Right now, Maryland is feeling the effects of lifting some restrictions. COVID-19 cases are rising, the positivity rate is nearly 5% and hospitalizations have also gone up. For the last six days straight, there's been more than one thousand COVID cases a day.
Monday, the Maryland Senate Vaccine Oversight Workgroup discussed the coronavirus numbers. Some were concerned, like Senator Clarence Lam. He quoted the Montgomery County Health Officer who said the rise in cases isn't getting the attention needed. He also referenced the CDC director feeling "impending doom" of another surge in cases.
Dennis Schrafer, the Maryland Acting Secretary of Health, responded saying there is growth but it's fairly flat and the older population getting sick is only 3-5% since many are now vaccinated.
"So we don't want to overreact. We're monitoring very carefully but it's generally been the younger population that's been getting sick," said Schrader.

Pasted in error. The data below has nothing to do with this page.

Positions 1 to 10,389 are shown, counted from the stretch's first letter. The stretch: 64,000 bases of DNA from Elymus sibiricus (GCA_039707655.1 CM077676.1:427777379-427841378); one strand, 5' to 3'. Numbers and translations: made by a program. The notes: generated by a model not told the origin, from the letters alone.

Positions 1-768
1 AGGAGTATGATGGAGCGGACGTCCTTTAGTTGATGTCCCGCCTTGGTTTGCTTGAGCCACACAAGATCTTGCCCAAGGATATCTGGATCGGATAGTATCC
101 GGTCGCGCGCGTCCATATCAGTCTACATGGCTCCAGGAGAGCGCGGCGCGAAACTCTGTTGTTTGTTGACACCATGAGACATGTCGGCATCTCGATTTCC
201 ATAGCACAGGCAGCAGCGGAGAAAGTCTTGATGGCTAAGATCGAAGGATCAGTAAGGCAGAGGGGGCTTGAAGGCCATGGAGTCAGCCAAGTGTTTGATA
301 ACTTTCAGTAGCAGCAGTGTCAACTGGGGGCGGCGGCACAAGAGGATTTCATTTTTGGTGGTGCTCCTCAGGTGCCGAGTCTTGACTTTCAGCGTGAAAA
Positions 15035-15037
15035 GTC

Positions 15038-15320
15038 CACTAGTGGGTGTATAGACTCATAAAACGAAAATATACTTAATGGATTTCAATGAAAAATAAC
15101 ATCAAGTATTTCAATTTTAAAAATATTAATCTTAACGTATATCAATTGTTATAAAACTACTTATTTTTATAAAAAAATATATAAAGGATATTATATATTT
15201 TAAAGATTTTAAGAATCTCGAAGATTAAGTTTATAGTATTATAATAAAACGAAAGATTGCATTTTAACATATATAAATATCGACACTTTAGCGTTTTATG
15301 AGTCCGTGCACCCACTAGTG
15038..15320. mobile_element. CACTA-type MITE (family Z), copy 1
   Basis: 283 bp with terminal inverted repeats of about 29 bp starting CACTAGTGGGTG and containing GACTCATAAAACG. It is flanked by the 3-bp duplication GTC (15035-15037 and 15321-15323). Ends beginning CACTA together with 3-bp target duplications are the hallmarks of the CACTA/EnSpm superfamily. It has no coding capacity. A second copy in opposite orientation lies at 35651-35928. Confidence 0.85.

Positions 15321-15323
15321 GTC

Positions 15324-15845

Lam countered and said, "that's true but the younger population, we've seen also, ends up infecting the older population and that's where the deaths are occurring, and I'm concerned were reopening faster than we can vaccinate."
Right now, the death rate is lower but people are still dying from the virus. Nine more deaths were reported Monday and more than 8,000 people have died in Maryland because of the virus. Experts say typically there's a lag in the death rate. The death rate rises after there's been a steady increase of COVID-19 cases and hospitalization.
"I'm concerned deaths are a lagging indicator so if we're potentially looking at a spike that we're in now that it will be late and any action that would be taken would be late when it comes the time to see a rising number in deaths," said Lam.
He's concerned we are opening too fast but other leaders support the re-opening process by the state.
Schrader said, "we believe by reopening, but maintaining masking and social distancing, it's been very prudent. And we’re in a race to vaccinate the older population as fast as we can, that’s the key to this."
Phase 2 B opened Tuesday, March 30 to anyone 16 or older with underlying medical conditions or disabilities.